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Logical and Physical Network Design

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Logical and Physical Network Design

Network design is a detailed, labor-intensive activity. During the design process, all key aspects of the network are examined in terms of how they meet current needs and how they must be adapted or enlarged as network usage grows. This includes the hardware which constitutes the physical network, the software used to give that network its structure and organization, and the firmware which gives the network interface controllers and hubs their functionality. The goal is to design a network that is cost-effective, easy to manage, and has the flexibility to adapt as the company's business and technical requirements grow and change. The logical design represents how the network operates. The physical design represents the actual locations of networking equipment, servers, and clients.

Connecting computers together to create a network greatly increases the communication capabilities and can even save a company substantial amounts of time and money. A well thought out network design from a small home network to a large corporate intranet can be a deciding factor in the success of a network. Two important steps in the designing of a successful network are the logical designing phase and physical designing phase. The difference between the two and the importance of each are explained in the following pages.

A logical network design refers to the logical addressing used to describe the network or the networks it connects to. A logical network design displays the IP Addresses linked with each component of the network. Typically, a logical network is a straightforward Class C network such as 192.168.0.0 with the default subnet mask of 255.255.255.0.; this allots up to 254 hosts to be connected directly to it without requiring router. Additionally, some consider it to be a good practice to leave the first 10 or 20 IP Addresses for critical network devices/hosts, such as gateways, routers, switches, servers and printers. Overall, the physical design deals with everything defined in the logical design; these designs are considered to be integral parts to effectively and efficiently designing a network. (Walters 2000)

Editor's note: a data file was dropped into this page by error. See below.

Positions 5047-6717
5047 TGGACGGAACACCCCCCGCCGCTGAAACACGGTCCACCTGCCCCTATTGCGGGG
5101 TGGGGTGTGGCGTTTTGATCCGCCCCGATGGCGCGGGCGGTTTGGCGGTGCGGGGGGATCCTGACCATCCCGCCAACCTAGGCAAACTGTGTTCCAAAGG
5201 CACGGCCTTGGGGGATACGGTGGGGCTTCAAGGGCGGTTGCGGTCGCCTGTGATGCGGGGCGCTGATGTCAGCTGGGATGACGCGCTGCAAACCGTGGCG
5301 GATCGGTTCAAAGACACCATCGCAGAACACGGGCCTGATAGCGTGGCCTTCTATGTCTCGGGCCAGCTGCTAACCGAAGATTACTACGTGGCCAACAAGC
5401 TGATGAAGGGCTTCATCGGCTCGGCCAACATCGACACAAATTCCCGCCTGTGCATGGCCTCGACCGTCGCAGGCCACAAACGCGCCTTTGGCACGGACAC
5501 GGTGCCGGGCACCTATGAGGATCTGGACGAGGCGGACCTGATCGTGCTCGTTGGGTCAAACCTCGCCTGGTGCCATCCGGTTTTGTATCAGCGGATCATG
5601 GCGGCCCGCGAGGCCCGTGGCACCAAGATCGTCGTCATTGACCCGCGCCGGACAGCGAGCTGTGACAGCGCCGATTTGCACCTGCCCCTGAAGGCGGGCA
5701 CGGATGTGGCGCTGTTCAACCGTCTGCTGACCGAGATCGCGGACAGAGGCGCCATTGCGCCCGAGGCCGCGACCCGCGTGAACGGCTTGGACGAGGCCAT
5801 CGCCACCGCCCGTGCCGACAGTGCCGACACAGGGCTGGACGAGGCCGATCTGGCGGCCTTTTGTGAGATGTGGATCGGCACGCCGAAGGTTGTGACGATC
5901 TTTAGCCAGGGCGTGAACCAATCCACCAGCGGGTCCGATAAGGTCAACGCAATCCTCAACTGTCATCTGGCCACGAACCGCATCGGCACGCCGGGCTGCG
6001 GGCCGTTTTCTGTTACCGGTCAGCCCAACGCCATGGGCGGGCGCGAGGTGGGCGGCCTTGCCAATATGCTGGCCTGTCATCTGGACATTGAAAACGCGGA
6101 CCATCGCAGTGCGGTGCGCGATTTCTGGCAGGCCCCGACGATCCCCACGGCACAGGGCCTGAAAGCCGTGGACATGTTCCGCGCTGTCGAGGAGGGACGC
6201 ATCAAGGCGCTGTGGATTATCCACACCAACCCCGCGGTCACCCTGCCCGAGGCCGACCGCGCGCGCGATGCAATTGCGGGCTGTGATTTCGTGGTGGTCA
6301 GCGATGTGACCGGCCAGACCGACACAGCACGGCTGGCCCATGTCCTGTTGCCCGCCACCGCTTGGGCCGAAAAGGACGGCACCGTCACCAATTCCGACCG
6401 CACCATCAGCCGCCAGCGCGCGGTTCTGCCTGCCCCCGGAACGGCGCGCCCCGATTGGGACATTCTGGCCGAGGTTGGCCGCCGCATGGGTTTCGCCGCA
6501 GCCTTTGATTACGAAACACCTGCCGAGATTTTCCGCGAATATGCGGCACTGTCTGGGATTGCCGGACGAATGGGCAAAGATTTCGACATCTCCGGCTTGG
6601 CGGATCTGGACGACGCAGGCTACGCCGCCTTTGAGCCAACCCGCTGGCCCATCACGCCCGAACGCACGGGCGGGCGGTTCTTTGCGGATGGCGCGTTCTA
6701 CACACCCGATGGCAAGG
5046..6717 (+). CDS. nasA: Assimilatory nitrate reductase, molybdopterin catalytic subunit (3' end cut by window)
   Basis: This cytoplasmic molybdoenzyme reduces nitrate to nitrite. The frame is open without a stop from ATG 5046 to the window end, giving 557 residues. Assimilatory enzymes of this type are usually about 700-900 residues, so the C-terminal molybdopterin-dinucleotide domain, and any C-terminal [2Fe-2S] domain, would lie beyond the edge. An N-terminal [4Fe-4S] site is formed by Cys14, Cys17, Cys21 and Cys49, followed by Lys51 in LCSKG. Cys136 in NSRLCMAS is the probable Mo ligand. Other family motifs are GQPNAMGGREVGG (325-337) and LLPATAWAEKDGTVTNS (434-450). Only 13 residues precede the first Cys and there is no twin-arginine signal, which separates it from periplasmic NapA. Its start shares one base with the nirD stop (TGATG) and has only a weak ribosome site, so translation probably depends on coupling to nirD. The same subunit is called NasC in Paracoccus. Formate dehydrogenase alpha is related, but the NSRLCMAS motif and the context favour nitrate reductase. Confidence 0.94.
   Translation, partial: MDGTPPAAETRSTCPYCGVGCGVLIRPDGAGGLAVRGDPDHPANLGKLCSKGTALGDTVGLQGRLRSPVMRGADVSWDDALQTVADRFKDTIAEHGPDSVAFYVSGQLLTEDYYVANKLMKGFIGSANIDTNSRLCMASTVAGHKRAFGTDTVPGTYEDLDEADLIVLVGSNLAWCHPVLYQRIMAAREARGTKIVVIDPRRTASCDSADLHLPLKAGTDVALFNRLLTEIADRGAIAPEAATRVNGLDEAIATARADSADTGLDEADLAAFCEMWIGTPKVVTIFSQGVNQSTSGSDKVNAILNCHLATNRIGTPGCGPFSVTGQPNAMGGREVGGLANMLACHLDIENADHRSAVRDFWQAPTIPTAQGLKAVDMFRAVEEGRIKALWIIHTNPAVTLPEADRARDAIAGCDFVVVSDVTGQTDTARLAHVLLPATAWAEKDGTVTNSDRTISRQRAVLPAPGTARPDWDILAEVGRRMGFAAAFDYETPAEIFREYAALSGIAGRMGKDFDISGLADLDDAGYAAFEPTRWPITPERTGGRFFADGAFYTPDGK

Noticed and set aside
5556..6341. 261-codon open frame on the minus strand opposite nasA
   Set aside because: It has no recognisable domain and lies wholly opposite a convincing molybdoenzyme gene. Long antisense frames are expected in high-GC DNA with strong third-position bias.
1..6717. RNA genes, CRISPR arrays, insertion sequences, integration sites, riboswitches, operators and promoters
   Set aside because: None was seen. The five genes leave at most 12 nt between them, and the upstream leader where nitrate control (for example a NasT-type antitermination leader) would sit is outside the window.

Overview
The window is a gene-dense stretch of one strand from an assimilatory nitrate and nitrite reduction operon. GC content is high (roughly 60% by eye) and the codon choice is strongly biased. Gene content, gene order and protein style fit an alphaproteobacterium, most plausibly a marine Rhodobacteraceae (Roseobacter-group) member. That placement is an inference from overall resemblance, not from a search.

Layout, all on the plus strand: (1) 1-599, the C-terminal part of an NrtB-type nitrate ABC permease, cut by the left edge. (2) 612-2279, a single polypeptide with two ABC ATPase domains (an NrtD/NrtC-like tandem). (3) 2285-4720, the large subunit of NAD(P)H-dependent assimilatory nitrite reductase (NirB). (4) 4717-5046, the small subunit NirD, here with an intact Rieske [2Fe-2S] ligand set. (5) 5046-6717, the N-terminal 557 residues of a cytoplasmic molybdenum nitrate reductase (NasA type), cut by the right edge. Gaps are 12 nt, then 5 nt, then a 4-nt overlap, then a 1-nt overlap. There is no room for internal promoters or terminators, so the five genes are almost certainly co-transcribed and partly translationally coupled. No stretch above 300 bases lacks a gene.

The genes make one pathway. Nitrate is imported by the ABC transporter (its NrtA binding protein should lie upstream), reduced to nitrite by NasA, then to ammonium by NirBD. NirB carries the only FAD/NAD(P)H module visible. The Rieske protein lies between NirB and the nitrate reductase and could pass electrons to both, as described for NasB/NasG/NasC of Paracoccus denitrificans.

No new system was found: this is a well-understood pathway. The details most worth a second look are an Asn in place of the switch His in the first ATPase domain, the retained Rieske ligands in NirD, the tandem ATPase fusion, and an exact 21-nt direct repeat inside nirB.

There are several important facts that one should acquire in order to develop a logical design, such as who are the clients; what are their needs; what services will be provided; what protocol will be used; can they tolerate downtime; is there a need for an Internet connection specifically for internal network's users, or will only outside vendors access to the network? If designing a logical network one should take into consideration the future growth and expansion; some recommend that designers allot for an additional 50-60% growth of its current size; otherwise one

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